Earlier this summer, the Rockets signed former Milwaukee forward Jeff Adrien to a minimum, one-year deal. Not exactly the type of signing that moves the needle too much, but Adrien still presents a curious case.
Is Adrien the solid, physical presence he seemingly proved to be in Milwaukee, or did he simply benefit from playing on the worst team in the NBA last season?
The answer to both questions is yes.
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Being traded from Charlotte to Milwaukee was the best thing that could have happened to Adrien. In 28 games with Milwaukee, Adrien saw 15 more minutes per game (25.2 mpg). With those increased minutes, Adrien posted a solid 10.9 points, 7.8 rebounds, 1.1 assists, and 0.8 blocks per game. Extrapolated over 36 minutes, those averages ballooned to 15.6 points, 11.1 rebounds, 1.6 assists, and 1.1 blocks per game. Even more impressive, Adrien posted an 18.4 PER with Milwaukee; averaged together with his stint in Charlotte, his PER for last season was a respectable 17.4, easily the highest of his career.
Milwaukee proved to be Adrien’s coming out party. However, when looking at his per 36 minute averages throughout his career, one thing is certain; Adrien is an excellent rebounder, despite his marginal height (6’7”). In fact, during Adrien’s last stint with the Rockets in 2011-2012, he grabbed an impressive 12.6 rebounds per 36 minutes of play.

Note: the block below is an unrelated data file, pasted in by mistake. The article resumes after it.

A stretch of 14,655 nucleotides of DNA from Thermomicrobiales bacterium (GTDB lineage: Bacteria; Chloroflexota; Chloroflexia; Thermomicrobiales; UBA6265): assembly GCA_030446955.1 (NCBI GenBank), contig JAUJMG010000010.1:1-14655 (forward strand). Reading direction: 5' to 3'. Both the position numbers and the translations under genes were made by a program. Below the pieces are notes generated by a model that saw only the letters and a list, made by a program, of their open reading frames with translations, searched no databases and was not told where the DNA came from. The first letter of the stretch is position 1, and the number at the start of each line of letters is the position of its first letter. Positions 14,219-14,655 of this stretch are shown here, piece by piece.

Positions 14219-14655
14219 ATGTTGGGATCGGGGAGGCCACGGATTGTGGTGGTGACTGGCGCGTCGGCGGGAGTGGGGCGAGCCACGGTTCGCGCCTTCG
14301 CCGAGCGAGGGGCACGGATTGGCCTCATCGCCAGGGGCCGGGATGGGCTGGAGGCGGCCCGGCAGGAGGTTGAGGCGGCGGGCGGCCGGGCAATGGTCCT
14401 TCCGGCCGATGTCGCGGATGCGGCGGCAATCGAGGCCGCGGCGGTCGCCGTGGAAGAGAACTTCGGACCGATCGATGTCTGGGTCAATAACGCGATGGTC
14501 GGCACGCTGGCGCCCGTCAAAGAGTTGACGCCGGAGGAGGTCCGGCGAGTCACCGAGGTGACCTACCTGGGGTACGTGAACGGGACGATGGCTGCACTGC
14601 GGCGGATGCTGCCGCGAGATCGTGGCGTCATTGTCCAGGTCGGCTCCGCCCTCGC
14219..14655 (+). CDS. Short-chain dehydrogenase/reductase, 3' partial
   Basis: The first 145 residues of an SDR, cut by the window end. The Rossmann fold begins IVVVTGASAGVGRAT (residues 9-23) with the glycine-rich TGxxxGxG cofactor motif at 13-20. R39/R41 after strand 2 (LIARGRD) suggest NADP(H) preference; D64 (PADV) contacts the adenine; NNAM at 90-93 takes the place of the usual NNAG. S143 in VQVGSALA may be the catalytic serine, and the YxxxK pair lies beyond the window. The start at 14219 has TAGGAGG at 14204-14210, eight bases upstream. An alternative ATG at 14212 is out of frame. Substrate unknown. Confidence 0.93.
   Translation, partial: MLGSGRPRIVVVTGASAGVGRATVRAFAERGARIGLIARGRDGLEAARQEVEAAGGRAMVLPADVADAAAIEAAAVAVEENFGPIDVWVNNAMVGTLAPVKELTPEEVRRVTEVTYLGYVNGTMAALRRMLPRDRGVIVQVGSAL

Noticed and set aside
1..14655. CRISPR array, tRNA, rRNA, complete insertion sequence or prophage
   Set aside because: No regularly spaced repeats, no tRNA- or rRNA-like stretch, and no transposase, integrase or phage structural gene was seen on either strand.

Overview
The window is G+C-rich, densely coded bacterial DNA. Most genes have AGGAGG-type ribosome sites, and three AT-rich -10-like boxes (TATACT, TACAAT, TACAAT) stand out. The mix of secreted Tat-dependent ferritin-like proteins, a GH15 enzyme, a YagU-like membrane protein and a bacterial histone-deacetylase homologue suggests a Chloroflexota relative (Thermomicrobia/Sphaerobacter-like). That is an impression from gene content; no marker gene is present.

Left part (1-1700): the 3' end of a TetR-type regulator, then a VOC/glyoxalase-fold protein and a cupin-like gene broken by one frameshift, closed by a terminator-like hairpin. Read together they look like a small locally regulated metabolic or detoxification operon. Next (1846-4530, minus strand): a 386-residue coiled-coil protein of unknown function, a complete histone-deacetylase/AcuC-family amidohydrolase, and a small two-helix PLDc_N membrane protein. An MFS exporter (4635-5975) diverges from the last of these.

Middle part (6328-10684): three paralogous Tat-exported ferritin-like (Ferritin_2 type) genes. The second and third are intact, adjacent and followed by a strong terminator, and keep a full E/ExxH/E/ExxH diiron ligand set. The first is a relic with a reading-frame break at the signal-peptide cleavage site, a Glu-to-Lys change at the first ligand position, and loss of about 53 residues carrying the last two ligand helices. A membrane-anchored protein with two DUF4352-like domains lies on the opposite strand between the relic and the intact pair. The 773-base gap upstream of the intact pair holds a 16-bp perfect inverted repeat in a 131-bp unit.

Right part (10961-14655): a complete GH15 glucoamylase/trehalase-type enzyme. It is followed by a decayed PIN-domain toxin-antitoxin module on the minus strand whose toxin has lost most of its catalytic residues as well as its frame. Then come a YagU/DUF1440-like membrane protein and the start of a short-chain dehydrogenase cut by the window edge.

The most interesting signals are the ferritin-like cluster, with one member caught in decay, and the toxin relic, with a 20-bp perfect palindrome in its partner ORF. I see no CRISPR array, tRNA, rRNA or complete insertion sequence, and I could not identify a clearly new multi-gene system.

After being released by Golden State during his first NBA season, Jonathan Givony of DraftExpress.com had this to say about Adrien’s skill set:
The bread and butter of Adrien’s game, and his main virtue as an NBA prospect remains his rebounding ability. Although undersized at 6-5 ¼ without shoes, he possesses a mammoth 7-2 wingspan which helps him out tremendously, especially when you consider his He-Man like frame. He’s constantly lurking trying to make things happen on the offensive glass, and plays with an excellent intensity level that is surely winning him fans at the NBA level.
Good role players need to have at least one dynamite NBA skill set. Adrien has garnered respect as a rebounder throughout his career, but Milwaukee gave him a chance to showcase just how effective he can be when given a role and adequate minutes.
The Rockets new crop of reserve players are full of unknowns and players with very limited or even zero NBA experience. Adrien, however, brings a known skill set to the table, in addition to tenacity, hustle, and energy.
It will be interesting to see how Rockets’ coach Kevin McHale will utilize Adrien this season. One thing is certain; McHale must be canny enough to identify and utilize his players’ strengths in order to maximize the Rockets’ potential. Adrien is a proven rebounder and a physical presence. Let’s hope that McHale realizes his potential and provides him with a meaningful role off the pine.
All statistics courtesy of basketball-reference.com unless otherwise noted.